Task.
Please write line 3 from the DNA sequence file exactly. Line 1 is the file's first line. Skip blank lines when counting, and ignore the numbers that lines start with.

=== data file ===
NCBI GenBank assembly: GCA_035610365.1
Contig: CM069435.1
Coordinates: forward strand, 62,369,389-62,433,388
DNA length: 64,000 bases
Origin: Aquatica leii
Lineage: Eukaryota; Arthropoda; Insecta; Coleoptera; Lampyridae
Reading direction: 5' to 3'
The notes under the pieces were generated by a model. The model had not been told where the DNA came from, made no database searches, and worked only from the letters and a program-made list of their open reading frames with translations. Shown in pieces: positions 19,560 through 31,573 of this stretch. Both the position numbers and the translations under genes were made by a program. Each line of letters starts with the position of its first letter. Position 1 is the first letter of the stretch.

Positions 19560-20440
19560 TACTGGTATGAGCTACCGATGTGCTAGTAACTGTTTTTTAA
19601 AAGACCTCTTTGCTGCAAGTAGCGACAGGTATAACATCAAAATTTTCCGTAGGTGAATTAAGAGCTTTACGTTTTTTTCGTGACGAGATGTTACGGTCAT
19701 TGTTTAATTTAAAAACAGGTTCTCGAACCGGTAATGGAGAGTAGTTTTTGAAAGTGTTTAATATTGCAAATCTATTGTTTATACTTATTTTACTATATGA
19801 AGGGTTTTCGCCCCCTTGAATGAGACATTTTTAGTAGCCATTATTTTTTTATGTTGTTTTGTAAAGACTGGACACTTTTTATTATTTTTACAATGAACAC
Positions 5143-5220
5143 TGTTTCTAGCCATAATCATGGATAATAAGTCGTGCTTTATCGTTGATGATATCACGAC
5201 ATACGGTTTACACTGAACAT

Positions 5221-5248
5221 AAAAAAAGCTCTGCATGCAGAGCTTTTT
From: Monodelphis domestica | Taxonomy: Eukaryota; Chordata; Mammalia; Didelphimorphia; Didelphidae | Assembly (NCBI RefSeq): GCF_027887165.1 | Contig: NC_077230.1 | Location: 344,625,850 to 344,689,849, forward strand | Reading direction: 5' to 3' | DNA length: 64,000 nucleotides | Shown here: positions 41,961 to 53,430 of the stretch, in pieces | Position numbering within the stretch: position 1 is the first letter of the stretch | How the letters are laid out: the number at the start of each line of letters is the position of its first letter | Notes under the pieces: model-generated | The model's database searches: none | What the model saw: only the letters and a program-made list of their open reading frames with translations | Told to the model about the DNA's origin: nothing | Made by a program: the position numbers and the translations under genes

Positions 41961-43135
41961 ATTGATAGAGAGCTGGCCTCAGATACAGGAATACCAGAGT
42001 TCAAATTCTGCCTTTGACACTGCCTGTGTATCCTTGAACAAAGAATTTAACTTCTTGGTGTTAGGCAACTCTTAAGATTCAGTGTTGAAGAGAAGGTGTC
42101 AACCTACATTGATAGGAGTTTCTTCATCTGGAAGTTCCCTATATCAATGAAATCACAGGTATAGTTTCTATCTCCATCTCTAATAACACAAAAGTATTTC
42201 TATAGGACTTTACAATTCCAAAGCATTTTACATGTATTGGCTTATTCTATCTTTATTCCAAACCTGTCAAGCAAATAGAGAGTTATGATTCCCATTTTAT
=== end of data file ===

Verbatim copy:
Coordinates: forward strand, 62,369,389-62,433,388